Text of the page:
All Things Considered on KAZU

Weekdays, 3pm- 5:30pm
Robert Siegel, Michele Norris and Melissa Block

All Things Considered Homepage: Click Here

On May 3, 1971, at 5 p.m., All Things Considered debuted on 90 public radio stations.

In the 40 years since, almost everything about the program has changed, from the hosts, producers, editors and reporters to the length of the program, the equipment used and even the audience.

However there is one thing that remains the same: each show consists of the biggest stories of the day, thoughtful commentaries, insightful features on the quirky and the mainstream in arts and life, music and entertainment, all brought alive through sound.

All Things Considered is the most listened-to, afternoon drive-time, news radio program in the country. Every weekday the two-hour show is hosted by Robert Siegel and Melissa Block. In 1977, ATC expanded to seven days a week with a one-hour show on Saturdays and Sundays, currently hosted by Guy Raz.

During each broadcast, stories and reports come to listeners from NPR reporters and correspondents based throughout the United States and the world. The hosts interview newsmakers and contribute their own reporting. Rounding out the mix are the disparate voices of a variety of commentators, including Sports Commentator Stefen Fastis, Poet Andrei Codrescu and Political Columnists David Brooks and E.J. Dionne,

All Things Considered has earned many of journalism's highest honors, including the George Foster Peabody Award, the Alfred I. duPont-Columbia University Award and the Overseas Press Club Award.

Local Host(s): 
Krista Almanzan with Traffic Reports and Weather Updates
Genre: 
Composer ID: 
5182876ce1c87aff5c76b387|51828747e1c87aff5c76b32b

Pages

Music Interviews
2:24 pm
Wed May 9, 2012

Paul Thorn: Music From The Margins

Paul Thorn's new, all-covers album is called What the Hell Is Goin' On?
Courtesy of the artist

Originally published on Wed May 9, 2012 4:19 pm

Before Paul Thorn made his living as a singer, he was a professional boxer. He also spent 12 years working at a furniture factory in his hometown of Tupelo, Miss.

Read more
You Must Read This
11:49 am
Wed May 9, 2012

Beyond The 'Blonde': A Look At Marilyn's Inner Life

Gabriel Bouys AFP/Getty Images

Originally published on Wed May 9, 2012 4:19 pm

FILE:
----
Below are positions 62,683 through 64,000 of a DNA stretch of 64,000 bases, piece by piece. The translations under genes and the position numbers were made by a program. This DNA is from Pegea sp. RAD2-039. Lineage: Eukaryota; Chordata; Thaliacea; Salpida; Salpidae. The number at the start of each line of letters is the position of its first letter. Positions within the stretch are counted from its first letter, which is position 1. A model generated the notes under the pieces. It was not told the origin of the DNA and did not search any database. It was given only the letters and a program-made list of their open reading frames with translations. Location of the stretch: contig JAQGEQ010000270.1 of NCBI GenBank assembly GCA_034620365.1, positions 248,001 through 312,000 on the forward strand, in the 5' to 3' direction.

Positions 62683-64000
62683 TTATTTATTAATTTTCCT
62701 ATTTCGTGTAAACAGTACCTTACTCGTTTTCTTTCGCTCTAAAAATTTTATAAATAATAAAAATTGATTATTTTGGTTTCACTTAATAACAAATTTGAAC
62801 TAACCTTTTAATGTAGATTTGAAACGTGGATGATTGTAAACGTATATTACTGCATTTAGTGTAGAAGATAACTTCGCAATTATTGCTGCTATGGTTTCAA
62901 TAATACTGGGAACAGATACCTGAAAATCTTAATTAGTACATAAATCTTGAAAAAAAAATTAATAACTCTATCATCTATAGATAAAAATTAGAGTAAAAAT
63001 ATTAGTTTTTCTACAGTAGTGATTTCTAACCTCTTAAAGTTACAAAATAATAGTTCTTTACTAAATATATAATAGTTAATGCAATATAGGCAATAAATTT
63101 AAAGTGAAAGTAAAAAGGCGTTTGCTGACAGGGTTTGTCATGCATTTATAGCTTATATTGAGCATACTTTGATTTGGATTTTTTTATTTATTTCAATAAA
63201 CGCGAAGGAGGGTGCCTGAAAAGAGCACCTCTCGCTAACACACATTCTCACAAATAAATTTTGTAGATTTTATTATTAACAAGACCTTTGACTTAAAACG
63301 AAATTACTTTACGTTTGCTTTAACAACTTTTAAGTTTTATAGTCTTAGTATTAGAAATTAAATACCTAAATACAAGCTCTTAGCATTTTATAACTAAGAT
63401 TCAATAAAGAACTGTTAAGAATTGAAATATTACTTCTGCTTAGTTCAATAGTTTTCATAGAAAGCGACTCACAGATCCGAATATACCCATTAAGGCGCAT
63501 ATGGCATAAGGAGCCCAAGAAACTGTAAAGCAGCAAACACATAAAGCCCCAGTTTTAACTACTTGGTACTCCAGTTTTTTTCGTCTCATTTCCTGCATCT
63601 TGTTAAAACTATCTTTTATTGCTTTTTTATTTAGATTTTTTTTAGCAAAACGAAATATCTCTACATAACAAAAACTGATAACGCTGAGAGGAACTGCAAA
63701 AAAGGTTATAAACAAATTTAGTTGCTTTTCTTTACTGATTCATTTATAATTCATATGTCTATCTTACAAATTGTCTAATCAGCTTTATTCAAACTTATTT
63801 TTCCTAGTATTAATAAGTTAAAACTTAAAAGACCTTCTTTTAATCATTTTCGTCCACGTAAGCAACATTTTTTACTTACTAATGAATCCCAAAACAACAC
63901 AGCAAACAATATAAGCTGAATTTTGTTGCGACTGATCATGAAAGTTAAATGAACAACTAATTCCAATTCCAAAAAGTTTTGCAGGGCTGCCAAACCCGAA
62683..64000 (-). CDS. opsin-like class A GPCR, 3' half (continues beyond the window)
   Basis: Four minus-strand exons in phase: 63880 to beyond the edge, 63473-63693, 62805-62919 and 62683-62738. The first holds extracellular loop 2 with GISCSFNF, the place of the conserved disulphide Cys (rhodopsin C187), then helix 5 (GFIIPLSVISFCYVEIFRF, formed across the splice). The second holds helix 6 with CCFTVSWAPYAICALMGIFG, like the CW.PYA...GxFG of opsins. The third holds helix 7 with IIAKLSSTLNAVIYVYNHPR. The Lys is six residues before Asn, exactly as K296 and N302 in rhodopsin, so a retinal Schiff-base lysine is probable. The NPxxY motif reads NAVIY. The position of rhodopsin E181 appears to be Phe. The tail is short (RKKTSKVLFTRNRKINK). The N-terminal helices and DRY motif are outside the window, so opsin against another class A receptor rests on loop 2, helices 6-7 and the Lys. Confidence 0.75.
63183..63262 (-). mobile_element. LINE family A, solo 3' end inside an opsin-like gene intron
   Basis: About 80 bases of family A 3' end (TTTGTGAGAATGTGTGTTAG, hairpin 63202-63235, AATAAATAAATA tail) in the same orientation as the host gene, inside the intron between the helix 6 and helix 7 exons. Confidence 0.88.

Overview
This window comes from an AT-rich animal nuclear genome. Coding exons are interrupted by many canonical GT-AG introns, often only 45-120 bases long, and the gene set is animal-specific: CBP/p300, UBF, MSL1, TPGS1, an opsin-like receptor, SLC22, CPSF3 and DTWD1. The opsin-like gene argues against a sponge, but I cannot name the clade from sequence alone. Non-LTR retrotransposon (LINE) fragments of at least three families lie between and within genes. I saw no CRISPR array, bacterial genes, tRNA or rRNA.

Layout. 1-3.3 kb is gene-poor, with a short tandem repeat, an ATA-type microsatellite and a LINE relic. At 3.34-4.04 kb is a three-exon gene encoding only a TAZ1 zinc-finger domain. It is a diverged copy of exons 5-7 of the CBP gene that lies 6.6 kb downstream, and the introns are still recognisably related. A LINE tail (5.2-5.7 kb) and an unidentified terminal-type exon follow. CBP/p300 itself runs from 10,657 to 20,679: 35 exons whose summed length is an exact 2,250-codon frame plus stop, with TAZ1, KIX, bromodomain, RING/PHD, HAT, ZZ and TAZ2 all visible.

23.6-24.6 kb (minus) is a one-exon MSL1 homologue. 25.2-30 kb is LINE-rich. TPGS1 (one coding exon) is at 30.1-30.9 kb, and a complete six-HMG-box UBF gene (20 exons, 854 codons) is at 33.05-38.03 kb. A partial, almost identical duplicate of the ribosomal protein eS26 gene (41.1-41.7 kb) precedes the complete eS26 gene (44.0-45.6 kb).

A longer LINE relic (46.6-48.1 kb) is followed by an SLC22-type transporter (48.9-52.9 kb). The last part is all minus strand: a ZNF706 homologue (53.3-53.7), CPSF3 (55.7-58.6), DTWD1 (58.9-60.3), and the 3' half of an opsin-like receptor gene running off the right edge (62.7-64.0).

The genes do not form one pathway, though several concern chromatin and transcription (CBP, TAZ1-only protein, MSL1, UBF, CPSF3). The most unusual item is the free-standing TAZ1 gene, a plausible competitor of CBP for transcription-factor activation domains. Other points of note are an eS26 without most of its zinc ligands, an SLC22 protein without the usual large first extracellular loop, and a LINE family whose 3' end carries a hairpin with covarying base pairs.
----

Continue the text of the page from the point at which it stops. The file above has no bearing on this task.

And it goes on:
Manuel Munoz's first novel is What You See in the Dark.

Think Julianne Moore's take on Sarah Palin, or Meryl Streep's depiction of Margaret Thatcher.

Actors in biopics have a major leg up on writers when it comes to developing character. Even casual viewers can judge the performance a success if it mimics what we remember of the public persona.

Read more
Children's Health
3:09 pm
Tue May 8, 2012

A Daughter With Down Syndrome Is The Perfect Sister

Kelle Hampton's daughter, Lainey, loved her little sister, Nella, before she even met her.
Kelle Hampton

Originally published on Wed May 9, 2012 4:07 pm

Kelle Hampton is the author of the memoir Bloom: Finding Beauty in the Unexpected.

"See that right there?" the obstetrician asked as she glided the sonogram wand across my middle and pointed to a blurry image on the monitor. "It's a girl," she announced.

Read more
Music Reviews
12:18 pm
Tue May 8, 2012

Chicha Libre: Sonic Predators Rock Peruvian Grooves

A Brooklyn band with musicians from three continents, Chicha Libre has just released its second album, Canibalismo.
Txuca

Originally published on Wed May 9, 2012 4:07 pm

Chicha is a corn-derived liquor native to the South American Andes since ancient times. It's also a quirky style of pop music that developed in the Peruvian Amazon in the 1960s and '70s. All of that provides inspiration for the Brooklyn band Chicha Libre, which has just released its second album, Canibalismo.

Founder Olivier Conan developed a passion for chicha music while crate-digging through old vinyl in Peru. He says all pop-music innovators are really sonic predators.

Read more
Planet Money
10:30 am
Tue May 8, 2012

Nobel Laureate: 'I've Been Wrong So Often, I Don't Find It Extraordinary At All'

"I'm 101 at the moment," Ronald Coase said.
University of Chicago

Originally published on Wed May 9, 2012 4:07 pm

I recently had a brief conversation with Ronald Coase.

"I'm 101 at the moment," he told me. "I get older by the minute."

Read more

Pages